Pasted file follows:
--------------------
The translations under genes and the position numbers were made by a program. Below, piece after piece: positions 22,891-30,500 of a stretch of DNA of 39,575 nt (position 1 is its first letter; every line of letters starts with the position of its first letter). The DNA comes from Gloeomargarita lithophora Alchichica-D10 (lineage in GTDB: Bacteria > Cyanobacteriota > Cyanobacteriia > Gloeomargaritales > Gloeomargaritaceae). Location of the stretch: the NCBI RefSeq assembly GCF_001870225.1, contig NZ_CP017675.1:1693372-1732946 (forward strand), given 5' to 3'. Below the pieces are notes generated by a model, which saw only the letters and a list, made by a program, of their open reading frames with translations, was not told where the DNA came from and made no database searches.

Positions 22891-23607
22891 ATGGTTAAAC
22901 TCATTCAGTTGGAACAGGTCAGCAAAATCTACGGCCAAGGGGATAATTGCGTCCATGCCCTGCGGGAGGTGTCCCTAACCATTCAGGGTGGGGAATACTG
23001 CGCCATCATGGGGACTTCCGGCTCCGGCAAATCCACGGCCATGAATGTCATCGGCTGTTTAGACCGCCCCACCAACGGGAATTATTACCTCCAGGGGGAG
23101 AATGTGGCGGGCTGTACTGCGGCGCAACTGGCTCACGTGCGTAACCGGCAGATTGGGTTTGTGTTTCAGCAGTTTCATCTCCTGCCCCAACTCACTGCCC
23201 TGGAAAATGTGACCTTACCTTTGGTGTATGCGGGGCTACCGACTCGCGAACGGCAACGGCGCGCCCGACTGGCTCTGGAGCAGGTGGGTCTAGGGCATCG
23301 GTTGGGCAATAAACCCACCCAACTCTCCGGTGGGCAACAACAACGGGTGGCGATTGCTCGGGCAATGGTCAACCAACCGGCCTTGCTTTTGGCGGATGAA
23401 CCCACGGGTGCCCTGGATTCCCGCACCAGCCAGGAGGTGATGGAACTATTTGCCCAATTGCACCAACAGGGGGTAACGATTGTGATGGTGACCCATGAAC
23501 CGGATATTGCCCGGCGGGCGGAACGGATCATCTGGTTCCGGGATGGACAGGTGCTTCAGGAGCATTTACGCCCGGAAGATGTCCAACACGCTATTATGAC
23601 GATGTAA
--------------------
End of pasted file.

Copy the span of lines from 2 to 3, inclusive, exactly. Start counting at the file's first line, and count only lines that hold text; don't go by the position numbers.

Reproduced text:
Positions 22891-23607
22891 ATGGTTAAAC